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Entry Number Eleven: THE END!!!! (of the story so far)
I'm skiving off piano practice today. The conductor of the choirs I accompany cancels rehearsals during half term, as a lot of the singers have children/grandchildren to look after. That means I get a couple more evenings in with my wife this week, woo! And I can focus on writing instead of piano. Don't get me wrong, my work as a musician is brilliant. But once in a while, it's nice to have a break.
So, we left off in about October of 2014 last time. Let me update you on what happened afterwards! As mentioned before, my blood sugars had improved dramatically. However, I had put on weight and gained some ldl cholesterol. I was 12 stone 5, which is fine at 5'11", but I was happier when I was a bit lighter. So I made a few changes. Nothing so dramatic as before, but significant nonetheless.
I was actually getting a fair amount of exercise in just from my weekly demands on my time. The choirs I play for, and the piano students I travel to are all up big hills. It takes me about 45 minutes to cycle to my students, and an hour to walk to choir. I was also getting a few press ups in when I found the time. So I looked less at my exercise regime, and more at my food intake. The first change I made was reducing my cheesecake consumption. My low carb cheesecake was very nice, but I was getting through lots and lots of Philadelphia and double cream. I started having almond and stevia muffins for both lunch and dinner. This may sound dull to some, but I'm generally happy eating the same thing day in day out. Before I switched to low carb, I would have peanut butter sandwiches every day. I had done this since the age of about five, and was in no way bored of it. I also limited the amount of double cream I was putting in my coffee. I was not using milk because of the lactose content (lactose is a sugar, and it spiked my blood sugars).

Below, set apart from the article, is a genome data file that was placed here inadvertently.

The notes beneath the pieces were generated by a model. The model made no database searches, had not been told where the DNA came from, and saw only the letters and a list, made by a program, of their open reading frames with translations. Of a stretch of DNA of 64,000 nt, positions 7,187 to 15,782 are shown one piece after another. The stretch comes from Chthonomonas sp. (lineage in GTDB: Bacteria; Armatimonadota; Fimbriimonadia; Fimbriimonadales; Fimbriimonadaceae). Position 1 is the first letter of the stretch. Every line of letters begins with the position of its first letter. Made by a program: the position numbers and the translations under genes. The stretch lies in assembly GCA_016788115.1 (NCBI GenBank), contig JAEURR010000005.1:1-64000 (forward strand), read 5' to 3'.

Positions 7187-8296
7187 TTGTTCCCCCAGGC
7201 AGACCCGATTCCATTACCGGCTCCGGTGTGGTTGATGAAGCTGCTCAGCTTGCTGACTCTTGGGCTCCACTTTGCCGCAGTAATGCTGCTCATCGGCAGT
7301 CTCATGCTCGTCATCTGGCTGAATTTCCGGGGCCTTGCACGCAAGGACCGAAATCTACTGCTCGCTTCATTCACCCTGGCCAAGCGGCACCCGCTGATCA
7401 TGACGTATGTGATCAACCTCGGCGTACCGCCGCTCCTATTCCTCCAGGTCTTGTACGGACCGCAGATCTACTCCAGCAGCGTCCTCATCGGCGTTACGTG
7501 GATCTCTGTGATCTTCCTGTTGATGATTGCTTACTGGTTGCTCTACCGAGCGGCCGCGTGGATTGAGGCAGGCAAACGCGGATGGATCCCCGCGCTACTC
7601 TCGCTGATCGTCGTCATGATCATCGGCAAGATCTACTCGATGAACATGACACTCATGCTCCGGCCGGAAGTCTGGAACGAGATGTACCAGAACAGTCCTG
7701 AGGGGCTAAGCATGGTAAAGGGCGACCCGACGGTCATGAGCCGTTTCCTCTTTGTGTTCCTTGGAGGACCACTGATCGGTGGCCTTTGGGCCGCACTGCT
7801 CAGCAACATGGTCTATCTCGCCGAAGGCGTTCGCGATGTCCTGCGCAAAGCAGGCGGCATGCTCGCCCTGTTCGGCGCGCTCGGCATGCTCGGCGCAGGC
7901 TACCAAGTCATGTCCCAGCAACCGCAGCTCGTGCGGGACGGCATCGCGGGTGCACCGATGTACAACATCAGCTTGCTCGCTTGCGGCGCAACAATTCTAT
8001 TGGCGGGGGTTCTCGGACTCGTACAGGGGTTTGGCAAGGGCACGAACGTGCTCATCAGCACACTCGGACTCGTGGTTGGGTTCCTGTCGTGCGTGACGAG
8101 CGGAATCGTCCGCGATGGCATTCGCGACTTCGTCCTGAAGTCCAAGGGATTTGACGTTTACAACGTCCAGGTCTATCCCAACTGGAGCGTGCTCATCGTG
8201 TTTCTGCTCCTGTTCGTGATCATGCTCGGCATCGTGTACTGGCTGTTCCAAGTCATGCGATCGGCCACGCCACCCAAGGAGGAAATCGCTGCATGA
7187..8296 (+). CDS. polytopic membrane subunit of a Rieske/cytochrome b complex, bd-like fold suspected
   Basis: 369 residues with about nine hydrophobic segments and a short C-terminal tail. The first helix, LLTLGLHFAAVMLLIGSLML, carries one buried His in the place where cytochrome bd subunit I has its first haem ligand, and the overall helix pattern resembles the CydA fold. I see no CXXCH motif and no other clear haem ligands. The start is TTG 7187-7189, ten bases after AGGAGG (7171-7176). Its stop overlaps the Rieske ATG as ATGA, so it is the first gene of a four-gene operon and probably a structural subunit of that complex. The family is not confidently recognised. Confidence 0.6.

So what did this do to my weight and cholesterol? Well that, my friends, is a work in progress! My weight is currently 11 stone 7, which I'm pleased with. However, I won't find out how my cholesterol is doing until March. I have my next diabetic clinic on Friday the 13th of March (Dun dun dun, Friday the 13th!), and will get to see how my levels are then.
November and December were a really busy and stressful time for me, but not in a bad way. I will always remember the horror of working in a shop in the christmas period. For the past couple of years I have been thrilled just not having to do that. However, I probably filled my time up a bit more than I should have done. You see, I had an ambition. Something I had wanted to do for most of my life. I had never found the energy to do it before. But now, my blood sugars were not bouncing up and down like crazy. I decided it was time. In November, I wrote the first draft of a novel.
Every year, there is an event called NaNoWriMo (which stands for National Novel Writing Month). Between the 1st and 30th of November, participants try and write a novel of at least 50,000 words. If you get over the word count, you win. The grand prize is the fact that you have written a novel. I had thought about giving it a go before, but had always faltered before I begun. This year though, I decided it was time. The point of getting my diabetes under control was so that I could live life, and get the most out of it that I possibly could. And you know what? I managed it. On the 30th of November I uploaded my word count to the NaNoWriMo site. I had reached 53,268.